Grace of Monaco, Missing Reels, etc.

So Grace of Monaco is apparently a big loser. In The Guardian, Peter Bradshaw’s takedown says it’s “so awe-inspiringly wooden that it is basically a fire risk.” Other reviews are more kind; in Variety, Scott Foundas calls it a “cornball melodrama,” and for Vanity Fair, Jordan Hoffman allows that it’s “entertaining and watchable,” if ridiculous, which sounds like a grudging endorsement to me even though the subhead calls it “bad.” A writer for The Playlist, Jessica Kiang,  describes a screening punctuated by guffaws from the assembled critics. In Time, Richard Corliss at least defends Nicole Kidman’s titular performance (if only David Thomson were at Cannes this year!), but the bottom line is there are seven reviews at at this writing, and none of them are “fresh.”

James Gray on his influences. Man, director James Gray is a terrific interview. Intelligent, respectful, and fairly candid. On the occasion of the release of his The Immigrant, Steve Erickson talked him up about all the different films he swipes ideas from, from Rocco and His Brothers to A Short Film About Love. Stephanie Zacharek reviews The Immigrant, which is getting a very limited release: “In today’s movie-marketing climate, The Immigrant probably has too much feeling for its own good. But anyone who cares about movies, and about what movies can be, should try to see it on the big screen.”

Classic film specialist Farran Smith Nehme, aka The Siren, is publishing her first novel. Do you work at a bookstore or are you somehow otherwise engaged in bookselling? If you can figure out a way into Book Expo America, the annual industry trade show that takes place  at Manhattan’s unlovable Javits Center, why not show up on Thursday morning and pick up a signed galley of Missing Reels? It’s by New York Post film critic Farran Smith Nehme, perhaps better known online as blogger Self-Styled Siren, and it’s coming from a real publisher, film-friendly The Overlook Press. It’s set against the backdrop of the New York repertory movie-theater scene in the late 1980s; the synopsis reminds me a little of the Theodore Roszak classic cult-film yarn Flicker, but maybe with a happier ending! She says she’ll be signing books around 11:30 a.m. at the Overlook booth; in my experience you may or may not be able to get your hands on a galley if you miss the event.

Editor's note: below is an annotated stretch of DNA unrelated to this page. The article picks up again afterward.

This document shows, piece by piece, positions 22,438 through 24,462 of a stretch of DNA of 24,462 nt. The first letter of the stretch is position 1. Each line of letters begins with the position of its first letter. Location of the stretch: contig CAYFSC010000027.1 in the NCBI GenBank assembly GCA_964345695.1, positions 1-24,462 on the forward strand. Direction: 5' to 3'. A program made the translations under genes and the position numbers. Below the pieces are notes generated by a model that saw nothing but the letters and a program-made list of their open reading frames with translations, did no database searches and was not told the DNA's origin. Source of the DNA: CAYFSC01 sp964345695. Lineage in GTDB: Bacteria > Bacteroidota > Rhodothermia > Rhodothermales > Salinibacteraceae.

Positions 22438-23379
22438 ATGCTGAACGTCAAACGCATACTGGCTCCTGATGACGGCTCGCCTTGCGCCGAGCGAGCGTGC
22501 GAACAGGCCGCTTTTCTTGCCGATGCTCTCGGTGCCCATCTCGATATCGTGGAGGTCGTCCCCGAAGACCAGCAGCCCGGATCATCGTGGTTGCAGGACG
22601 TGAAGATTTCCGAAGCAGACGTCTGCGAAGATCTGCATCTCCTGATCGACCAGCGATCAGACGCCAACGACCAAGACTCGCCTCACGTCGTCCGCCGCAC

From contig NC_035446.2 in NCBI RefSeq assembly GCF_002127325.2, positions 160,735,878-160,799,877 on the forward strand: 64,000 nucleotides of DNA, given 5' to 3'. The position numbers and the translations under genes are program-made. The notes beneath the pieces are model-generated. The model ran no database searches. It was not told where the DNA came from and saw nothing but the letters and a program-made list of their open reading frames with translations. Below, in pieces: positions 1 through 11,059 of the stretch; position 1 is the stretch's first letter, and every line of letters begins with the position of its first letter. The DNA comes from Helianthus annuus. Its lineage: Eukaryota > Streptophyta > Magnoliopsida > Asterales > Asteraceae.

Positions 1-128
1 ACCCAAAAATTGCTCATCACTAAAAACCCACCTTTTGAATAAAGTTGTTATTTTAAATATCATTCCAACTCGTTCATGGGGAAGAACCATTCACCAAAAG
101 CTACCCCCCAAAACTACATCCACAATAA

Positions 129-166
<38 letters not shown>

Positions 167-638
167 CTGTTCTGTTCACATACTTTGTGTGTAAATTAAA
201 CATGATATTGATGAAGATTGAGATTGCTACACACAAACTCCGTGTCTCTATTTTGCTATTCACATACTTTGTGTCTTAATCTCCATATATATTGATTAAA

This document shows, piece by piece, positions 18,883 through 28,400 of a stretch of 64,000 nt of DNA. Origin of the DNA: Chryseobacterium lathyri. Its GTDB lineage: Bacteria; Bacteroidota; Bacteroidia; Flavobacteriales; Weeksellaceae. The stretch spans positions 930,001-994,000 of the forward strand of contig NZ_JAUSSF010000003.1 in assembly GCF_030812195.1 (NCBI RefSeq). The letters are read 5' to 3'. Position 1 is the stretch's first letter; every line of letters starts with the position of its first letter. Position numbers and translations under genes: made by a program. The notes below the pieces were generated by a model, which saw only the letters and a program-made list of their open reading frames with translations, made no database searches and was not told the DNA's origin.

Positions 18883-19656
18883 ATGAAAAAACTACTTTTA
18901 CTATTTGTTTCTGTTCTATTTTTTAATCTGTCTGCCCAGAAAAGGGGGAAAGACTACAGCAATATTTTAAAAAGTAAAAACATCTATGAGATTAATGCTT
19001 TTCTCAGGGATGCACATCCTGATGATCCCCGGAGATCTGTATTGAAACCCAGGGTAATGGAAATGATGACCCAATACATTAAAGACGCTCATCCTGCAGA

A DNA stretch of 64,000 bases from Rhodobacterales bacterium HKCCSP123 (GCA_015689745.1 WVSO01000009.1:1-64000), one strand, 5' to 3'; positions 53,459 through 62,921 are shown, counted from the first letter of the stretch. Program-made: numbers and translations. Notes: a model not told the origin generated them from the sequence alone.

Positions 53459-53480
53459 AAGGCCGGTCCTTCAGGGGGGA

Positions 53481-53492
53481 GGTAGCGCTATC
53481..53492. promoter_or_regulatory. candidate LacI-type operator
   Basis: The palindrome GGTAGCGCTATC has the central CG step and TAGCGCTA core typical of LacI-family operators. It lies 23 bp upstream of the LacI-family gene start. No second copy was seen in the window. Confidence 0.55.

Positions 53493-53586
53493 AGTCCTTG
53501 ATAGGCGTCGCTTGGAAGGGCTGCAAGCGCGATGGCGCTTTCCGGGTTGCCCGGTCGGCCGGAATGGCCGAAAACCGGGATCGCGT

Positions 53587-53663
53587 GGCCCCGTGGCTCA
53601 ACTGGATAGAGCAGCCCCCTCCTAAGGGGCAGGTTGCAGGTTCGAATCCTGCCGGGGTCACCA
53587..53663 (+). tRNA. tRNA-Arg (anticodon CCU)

Billy Wilder, Shirley MacLaine, Jack Lemmon.

Billy Wilder, Shirley MacLaine, and Jack Lemmon.
From Irma la Douce (Wilder, 1963).

[via chained and perfumed]



Visually this is so rich that it’s a shame I didn’t care much about the characters, especially once the obligatory revelatory flashbacks started unspooling. Park’s oddly cropped compositions and strangely timed edits have a discomfiting elegance that goes a long way, but he’s less in control of story — which is not as important in an exercise buoyed by flamboyance (cf. Oldboy) than it is in the kind of Hitchcockian suspense thriller Stoker occasionally emulates. Still, as female coming-of-age yarns go, this one is suitably creepy and appropriately nails a sensation of being turned on by the bad boys, though you know they’ll bite you once they get under your skirt.

DVD Traffic Report: January 22, 2008 – January 29, 2008



4 by Agnes Varda (Criterion)

Among the most important female directors* in film history, Agnes Varda may best be remembered for crashing the boys’ club that was the Nouvelle Vague with Cleo from 5 to 7, her 1962 study in real-time anxiousness — the title character hangs around in Paris, awaiting the results of a cancer biopsy. But she was already on the scene in 1956, when she made La Pointe Courte, a film-school standby and an important precursor to the French New Wave. This boxed set collects both of those high-water marks along with Le Bonheur (1965), the well-regarded Vagabond (1985) and a full load of extras. I haven’t seen it myself, but it’s on my list.

* No, there aren’t many of them. Another good reason to investigate the great ones.

Buy it from 4 by Agnès Varda (La Pointe Courte, Cléo from 5 to 7, Le bonheur, Vagabond) – Criterion Collection

Monty Python’s Life of Brian (Sony)